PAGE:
• 21. Recommendation to Self Audit Check accuracy and completeness; Review Section 1 & Section 2, copies, etc. DO NOT CREATE FORM I-9 to correct problem– keep all versions of forms used; Retain only Form I-9 required (3 years from date of hire or 1 year from termination); Date/initial changes – no white-out; memo file if needed; Develop uniform written policy for I-9 Compliance; centralize process with checks built-in; seek advise of legal counsel.
  • 22. Electronic Verification as part Form I-9 Process E-Verify at www.uscis.gov – An automated link to DHS and SSA databases to assist employers to determine employment eligibility of new hires & validity of their Social Security numbers. Voluntary system except some states & Federal Government contractors required to participate Employer agrees to MOU – a Memorandum of Understanding with DHS/ICE/SSA Paper or Electronic I-9 Forms must still to be used SSA verification is completed first then DHS Identity documents must have photos and social security # Employer must notify if a final nonconfirmation employee continues to be employed or be fined $550 to $1100
  • 23. E-Verify – cont. “DHS reserves the right to conduct Form I- 9 compliance inspections during the course of E-Verify, as well as to conduct any other enforcement activity authorized by law.” Not 100% accurate – about 4% receive tentative nonconfirmed results. naturalized and derivative citizenship data is not updated with SSA
  • 24. E-Verify - employment authorized categories are not automatically entered into SSA Employer errors DHS errors – incorrect classification at entry by CBP Unauthorized workers All federal government contractors MUST use E-Verify
  • 25. Government Inspections of Forms I-9 - Audits Three days notice prior to an inspection by officers; ORIGINAL Forms I-9 must be made available or on microfilm or microfiche at the location where request for production made. No subpoena or warrant is required, but use is not precluded. DHS has subpoena power under section 235(a) of the Act. But, the subpoena MUST BE SPECIFIC and reviewed before consent is given to enter.
  • 26. ICE Worksite Enforcement Investigations & Compliance Strategic shift to pursue employers with criminal charges and seizure of assets not simply civil fines DHS/ICE Office of Investigations & 2 offices of DOL – Wage & Hour Div. and Office of Federal Contract Compliance Lead driven investigation by DHS over time to gather evidence through all available means (current/former employees informants, agency records, SSA, IRS, wiretaps) – this is how they justify probably cause; Coordinated effort with local law enforcement to enter, seize records, question employees and arrest. No PRIOR NOTICE with civil / criminal warrants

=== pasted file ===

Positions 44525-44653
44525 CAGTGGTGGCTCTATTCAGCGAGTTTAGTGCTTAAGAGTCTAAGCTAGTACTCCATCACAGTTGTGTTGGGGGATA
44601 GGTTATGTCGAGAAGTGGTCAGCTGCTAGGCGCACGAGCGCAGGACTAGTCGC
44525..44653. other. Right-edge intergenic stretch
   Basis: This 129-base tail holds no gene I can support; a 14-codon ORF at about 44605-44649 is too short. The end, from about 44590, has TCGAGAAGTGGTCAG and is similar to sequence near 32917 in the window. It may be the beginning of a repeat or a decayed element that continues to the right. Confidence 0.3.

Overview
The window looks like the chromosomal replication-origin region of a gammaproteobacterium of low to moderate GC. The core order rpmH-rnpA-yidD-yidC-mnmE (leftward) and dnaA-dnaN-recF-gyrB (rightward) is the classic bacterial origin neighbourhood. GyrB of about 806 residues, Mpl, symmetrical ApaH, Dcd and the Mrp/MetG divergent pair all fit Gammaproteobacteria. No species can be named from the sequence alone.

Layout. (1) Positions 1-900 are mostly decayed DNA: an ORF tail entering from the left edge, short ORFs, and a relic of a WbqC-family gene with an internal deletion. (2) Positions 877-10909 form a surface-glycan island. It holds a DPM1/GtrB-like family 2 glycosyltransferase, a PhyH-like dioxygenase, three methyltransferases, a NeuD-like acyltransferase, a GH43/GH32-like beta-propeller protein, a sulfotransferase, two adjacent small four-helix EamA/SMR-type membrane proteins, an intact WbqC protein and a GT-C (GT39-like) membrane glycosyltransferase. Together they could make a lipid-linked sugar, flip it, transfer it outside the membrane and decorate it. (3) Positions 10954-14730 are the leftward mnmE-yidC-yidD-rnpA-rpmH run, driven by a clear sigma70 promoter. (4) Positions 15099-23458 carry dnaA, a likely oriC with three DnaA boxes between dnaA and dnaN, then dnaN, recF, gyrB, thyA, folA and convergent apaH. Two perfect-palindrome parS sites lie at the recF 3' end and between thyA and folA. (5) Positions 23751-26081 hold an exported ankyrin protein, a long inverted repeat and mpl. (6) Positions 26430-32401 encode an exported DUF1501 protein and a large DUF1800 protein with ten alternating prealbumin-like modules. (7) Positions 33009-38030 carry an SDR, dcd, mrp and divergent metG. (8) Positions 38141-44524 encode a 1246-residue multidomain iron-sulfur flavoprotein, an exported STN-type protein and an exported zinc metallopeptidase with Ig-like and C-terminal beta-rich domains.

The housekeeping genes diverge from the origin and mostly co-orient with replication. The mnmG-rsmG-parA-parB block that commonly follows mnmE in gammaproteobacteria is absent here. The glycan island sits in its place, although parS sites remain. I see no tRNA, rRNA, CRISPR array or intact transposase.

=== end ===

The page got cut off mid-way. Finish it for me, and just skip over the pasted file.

• 27. Dynamics of and procedures of ICE Raid or Worksite Enforcement – What to do? Develop a corporate plan of action to respond quickly and uniformly – Who is the company point of contact to notify the legal team? Receptionist, security, manager? When? How? Telephone, e-mail, pager, etc. What are the steps for the legal team?
  • 28. ICE Worksite Enforcement– cont. Criminal Search Warrant should be issued that is expansive, but must be reviewed for accuracy and content.
  • 29. ICE Worksite Enforcement – cont. Employees should not verbally consent to a search and seizure; the scope of the warrant must support it. Do not take actions considered “harboring” – notifying employees at home, shredding docs., etc. Videotape the actions of ICE agents during the raid.
  • 30. ICE Worksite Enforcement – cont. Company attorney should obtain copies of all seized documents; A private investigator should be hired to investigate the facts and circumstances leading up to the raid and thereafter; Retain immigration counsel to develop and implement a compliance program.
  • 31. Hypotheticals Form I-9 Completeness and Accuracy #1 – Foreign national “FN” is offered a job and the employer gives him Form I-9 form before the first day. On second day of hire, completes Section 1 indicating he is a LPR, signs and dates. What steps need to be taken by employer? What about an I-551 Stamp? Is it required to be reviewed or reverified? #2 – What if the FN says he is an alien authorized to work and presents a foreign passport with an I-94? How would he be authorized to work? #3 – What if the FN is a summer intern or intern during the academic year? #4 – What if the FN marks LPR (no A#) and presents an EAD?
  • 32. Hypos – Cont. Discrimination #1 – FN completes Section 1 correctly stating he is a U.S. citizen and presents a State driver’s license and Certificate of Birth Abroad. Can the employer request the U.S. Passport? #2 - FN completes Section 1 correctly stating he/she is a alien with work authorization and provides expiration date. He/she presents a state ID and a SSN card without restrictions. Can the employer demand to see the EAD? What other steps can be taken? #3 – As acceptable documents, FN presents an unexpired EAD with future expiration date?
  • 33. Hypos - #4 – Employer asks to re-verify the work documents of employee who has presented a green card at time of hire. The green card had an expiration date. Is this correct? #5 – Employer demands to see an employee’s renewed driver’s license because the original used for the I-9 expired. Acceptable? Why or why not? #6 – Employer refuses to accept a worker’s expired EAD, with an official press release from USCIS stating all such EADs have been automatically extended for a year? Is this discrimination? Is there a duty for the employer to verify situation with USCIS?
  • 34. Conclusions Era of Enforcement with unpredictable worksite visits so Good Faith Compliance is essential to limit liability; Regular Training and Self Audits; Tracking and retention method is necessary for any U.S. employer regardless of size; and Seek Legal Counsel if in doubt on documents or procedures.